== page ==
Although kidneys are important for regulation of body fluid, pH, electrolyte, hormone and overall metabolism, the effects of chronic hypobaric hypoxia on fetal kidneys have never been examined. We therefore study the effects of chronic hypoxia on fetal and adult sheep kidneys within the cortex and medullary regions. Effects of hypoxia on mechanosensory primary cilia are also evaluated. Our studies suggest that: (1) there are no significant differences in glomerulus size between normoxic and hypoxic kidneys; (2) the hypoxic kidneys show proliferation of mesangial cells, medullary edema and fibrosis; (3) hypoxia modulates changes in tubular basement membranes; and (4) compared to adult kidneys, fetal kidneys are more susceptible to hypoxia-induced tubular disparition and atrophy, characterized by alterations in primary cilia and function.
A previous study has demonstrated enlargement of renal glomeruli in hypoxic children (Naeye, 1965). However, our studies do not support glomerulus enlargement in the hypoxic fetal or adult sheep kidneys. This discrepancy could potentially be due to an age-specific effect. For example, glomerular enlargement only occurs after the first month of life, while the size of glomeruli is normal at birth in those hypoxic children (Naeye, 1965). Since all of these children die as a result of unknown illness, it is also possible that other genetic and environmental factors contributed to the glomerulus enlargement. For example, an oxonic acid diet in rats is known to cause hyperuricemia through elevated plasma renin activity (Eraranta et al., 2008). Glomerular hypertrophy is observed in oxonic acid-induced hyperuricemia and can be prevented by ACE inhibitor therapy in the rats (Nakagawa et al., 2003).
Abnormal mesangial cells, edema and fibrosis are observed in our hypoxic kidneys. This is possibly a result from interstitial renal injury due to chronic hypobaric hypoxia. Of note, the deposition of collagen and fibrin fiber that functions as a by-product of a reparative process, is commonly used as an index of various renal injury (Ma et al., 1998; Kaissling and Le Hir, 2008; Forbes et al., 2012). Although hypoxia is one of the stimuli that drives chronic kidney disease (Fu et al., 2016), our studies further reveal that hypoxia could alter the thickness of tubular basement membranes. Interestingly, hypoxia only induces changes in basement membranes of distal collecting tubules. This could be due to medullary regions that operate within a relatively lower range of pO2, and it is therefore more susceptible to hypoxic injury than proximal regions (Heyman et al., 1997; El Sabbahy and Vaidya, 2011). Greater susceptibility of medullary regions to hypoxia might thus contribute to an increase in collecting distal tubular basement membrane of adult kidneys. Unlike adult medullary tissues, however, hypoxia actually causes a decrease in medullary basement membrane in fetal kidney. This could possibly be due to tubular disparition and atrophy, which are very apparent in the fetal medulla. The thinning in basement membrane in medullary tissues might therefore be associated with a degeneration of tubular structure, as observed in fetal hypoxic kidneys.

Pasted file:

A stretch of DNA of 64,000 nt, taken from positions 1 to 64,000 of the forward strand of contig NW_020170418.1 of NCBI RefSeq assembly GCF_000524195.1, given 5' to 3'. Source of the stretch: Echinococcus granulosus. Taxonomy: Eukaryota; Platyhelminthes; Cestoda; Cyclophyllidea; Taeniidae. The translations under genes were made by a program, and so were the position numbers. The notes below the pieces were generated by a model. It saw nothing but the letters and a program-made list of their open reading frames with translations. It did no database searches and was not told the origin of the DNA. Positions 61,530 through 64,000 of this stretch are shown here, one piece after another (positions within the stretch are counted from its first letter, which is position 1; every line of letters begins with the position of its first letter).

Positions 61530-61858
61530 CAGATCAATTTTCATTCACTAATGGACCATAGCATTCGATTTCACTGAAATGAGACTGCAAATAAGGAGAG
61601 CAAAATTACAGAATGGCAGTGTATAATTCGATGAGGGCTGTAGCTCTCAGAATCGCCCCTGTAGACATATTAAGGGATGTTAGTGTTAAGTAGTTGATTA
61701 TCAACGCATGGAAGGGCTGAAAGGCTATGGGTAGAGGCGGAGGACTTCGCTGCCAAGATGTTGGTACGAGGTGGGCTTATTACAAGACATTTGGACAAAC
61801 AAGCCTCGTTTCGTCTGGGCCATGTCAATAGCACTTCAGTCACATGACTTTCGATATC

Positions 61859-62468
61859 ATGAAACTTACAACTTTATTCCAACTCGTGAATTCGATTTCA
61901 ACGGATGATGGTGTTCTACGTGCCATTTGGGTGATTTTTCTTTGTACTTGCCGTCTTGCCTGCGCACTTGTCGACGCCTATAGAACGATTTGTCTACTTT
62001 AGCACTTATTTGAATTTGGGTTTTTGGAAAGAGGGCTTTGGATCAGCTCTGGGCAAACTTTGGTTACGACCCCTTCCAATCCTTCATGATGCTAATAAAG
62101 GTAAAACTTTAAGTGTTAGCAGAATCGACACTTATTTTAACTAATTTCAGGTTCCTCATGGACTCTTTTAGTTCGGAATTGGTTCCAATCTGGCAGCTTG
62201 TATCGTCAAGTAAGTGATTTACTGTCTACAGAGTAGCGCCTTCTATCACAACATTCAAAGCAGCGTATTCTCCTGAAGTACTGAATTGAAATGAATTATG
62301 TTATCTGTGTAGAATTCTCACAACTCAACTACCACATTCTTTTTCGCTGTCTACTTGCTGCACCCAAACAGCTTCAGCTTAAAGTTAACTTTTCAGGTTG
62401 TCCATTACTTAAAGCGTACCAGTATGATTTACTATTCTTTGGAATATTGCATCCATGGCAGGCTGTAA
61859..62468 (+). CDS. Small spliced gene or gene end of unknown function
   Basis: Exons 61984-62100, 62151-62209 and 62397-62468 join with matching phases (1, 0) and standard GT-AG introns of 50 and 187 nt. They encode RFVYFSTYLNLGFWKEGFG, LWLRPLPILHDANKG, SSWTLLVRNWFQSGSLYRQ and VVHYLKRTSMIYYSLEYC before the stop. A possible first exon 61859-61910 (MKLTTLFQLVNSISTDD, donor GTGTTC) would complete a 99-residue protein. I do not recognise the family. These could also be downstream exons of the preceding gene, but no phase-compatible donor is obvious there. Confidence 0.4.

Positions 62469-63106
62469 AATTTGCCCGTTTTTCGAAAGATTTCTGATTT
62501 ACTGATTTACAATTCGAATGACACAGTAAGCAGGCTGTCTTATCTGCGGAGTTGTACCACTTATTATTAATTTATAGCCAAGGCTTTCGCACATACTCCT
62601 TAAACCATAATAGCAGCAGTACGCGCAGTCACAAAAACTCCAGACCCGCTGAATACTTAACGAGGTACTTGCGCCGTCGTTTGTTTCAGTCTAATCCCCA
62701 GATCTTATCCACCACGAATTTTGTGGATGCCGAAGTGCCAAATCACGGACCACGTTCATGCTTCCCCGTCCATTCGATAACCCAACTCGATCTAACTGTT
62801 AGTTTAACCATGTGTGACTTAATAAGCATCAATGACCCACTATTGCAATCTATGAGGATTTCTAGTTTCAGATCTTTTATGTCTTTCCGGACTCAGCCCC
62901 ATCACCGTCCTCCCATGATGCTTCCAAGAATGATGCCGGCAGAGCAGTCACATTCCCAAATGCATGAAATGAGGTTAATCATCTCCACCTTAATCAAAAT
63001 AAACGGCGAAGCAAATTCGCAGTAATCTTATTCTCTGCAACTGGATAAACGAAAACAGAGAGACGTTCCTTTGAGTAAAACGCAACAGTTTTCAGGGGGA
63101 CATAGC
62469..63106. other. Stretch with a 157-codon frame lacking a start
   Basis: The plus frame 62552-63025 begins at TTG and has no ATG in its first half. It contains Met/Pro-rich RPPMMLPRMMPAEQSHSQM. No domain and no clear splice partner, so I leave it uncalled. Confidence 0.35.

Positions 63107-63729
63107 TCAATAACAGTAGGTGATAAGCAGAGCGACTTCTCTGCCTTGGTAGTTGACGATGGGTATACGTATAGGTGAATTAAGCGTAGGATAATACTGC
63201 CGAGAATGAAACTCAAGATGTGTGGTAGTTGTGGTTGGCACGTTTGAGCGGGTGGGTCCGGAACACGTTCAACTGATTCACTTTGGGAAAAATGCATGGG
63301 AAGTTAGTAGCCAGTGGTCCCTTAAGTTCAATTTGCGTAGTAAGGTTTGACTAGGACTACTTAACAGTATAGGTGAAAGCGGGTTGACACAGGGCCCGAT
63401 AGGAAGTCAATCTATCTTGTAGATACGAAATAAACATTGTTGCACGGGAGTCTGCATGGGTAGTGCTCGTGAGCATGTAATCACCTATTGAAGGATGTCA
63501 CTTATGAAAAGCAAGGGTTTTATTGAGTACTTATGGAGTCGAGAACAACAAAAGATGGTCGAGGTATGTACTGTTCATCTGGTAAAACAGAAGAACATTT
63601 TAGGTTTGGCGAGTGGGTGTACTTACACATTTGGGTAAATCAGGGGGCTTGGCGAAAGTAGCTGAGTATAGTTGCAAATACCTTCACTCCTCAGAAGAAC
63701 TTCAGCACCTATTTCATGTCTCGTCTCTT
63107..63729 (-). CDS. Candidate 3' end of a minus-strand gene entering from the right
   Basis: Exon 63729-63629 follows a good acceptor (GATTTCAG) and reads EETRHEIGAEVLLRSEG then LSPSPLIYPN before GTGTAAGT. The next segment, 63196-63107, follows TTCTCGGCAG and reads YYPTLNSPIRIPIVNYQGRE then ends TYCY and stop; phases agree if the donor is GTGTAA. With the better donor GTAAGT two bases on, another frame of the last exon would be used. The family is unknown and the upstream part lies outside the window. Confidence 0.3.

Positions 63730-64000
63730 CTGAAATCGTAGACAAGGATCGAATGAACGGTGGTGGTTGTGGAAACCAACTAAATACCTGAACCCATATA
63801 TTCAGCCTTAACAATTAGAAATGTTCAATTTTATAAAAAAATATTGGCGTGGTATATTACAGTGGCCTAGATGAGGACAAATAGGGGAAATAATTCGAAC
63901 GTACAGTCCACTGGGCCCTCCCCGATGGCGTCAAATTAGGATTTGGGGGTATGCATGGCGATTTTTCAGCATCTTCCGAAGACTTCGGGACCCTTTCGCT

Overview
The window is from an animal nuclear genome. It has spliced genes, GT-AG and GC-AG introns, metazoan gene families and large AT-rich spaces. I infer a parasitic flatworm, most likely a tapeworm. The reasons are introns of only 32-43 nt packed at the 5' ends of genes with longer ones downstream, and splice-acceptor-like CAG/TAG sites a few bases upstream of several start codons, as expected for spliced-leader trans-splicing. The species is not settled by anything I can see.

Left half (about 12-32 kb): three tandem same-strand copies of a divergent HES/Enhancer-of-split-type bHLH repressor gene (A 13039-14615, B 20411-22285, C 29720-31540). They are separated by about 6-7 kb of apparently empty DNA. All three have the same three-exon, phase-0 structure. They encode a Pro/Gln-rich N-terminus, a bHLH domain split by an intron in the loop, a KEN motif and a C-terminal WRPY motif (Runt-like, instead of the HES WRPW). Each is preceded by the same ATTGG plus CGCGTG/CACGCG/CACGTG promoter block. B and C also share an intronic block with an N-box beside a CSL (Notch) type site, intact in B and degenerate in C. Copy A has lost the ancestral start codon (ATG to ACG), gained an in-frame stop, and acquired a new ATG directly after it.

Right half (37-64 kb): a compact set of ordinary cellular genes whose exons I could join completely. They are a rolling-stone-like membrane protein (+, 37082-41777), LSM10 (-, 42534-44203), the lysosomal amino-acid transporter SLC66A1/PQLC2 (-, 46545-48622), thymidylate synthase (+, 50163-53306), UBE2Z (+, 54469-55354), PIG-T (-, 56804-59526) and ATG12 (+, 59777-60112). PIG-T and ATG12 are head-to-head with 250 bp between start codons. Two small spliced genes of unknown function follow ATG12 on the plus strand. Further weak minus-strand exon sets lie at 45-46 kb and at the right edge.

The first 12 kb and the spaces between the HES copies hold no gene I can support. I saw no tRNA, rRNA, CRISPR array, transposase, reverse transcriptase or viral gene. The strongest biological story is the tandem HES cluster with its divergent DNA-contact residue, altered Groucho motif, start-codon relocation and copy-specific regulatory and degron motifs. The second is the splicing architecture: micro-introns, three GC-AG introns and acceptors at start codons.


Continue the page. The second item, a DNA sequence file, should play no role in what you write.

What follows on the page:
Based on the histological analyses, fetal kidneys are more susceptible to hypoxia, possibly due to a “triple-hit hypoxia” phenomenon. In addition to the hypobaric hypoxia in the atmosphere, fetal kidneys are impacted by three additional factors (triple-hit). First, chronic hypoxia induces vasoconstriction in sheep uterine arteries during gestation (Hu et al., 2012; Xiao et al., 2013). This maladaptation of the uteroplacental circulation can result in reduced tissue perfusion and further exacerbate the effects of hypoxia. Second, in hypoxic fetal sheep there is a rapid drop in fetal heart rate and a rise in mean arterial blood pressure that redistributes blood flow to the heart and brain at the expense of the renal circulation. Hypoxia therefore reduces renal blood flow, resulting in renal hypoperfusion (Robillard et al., 1986; Green et al., 1997). Third, the unique fetal circulation system allows oxygen-rich blood from the aorta to mix with oxygen-poor blood before reaching renal circulation (Nakamura et al., 1987). Thus, the fetal circulation system reduces oxygenation support to the kidneys.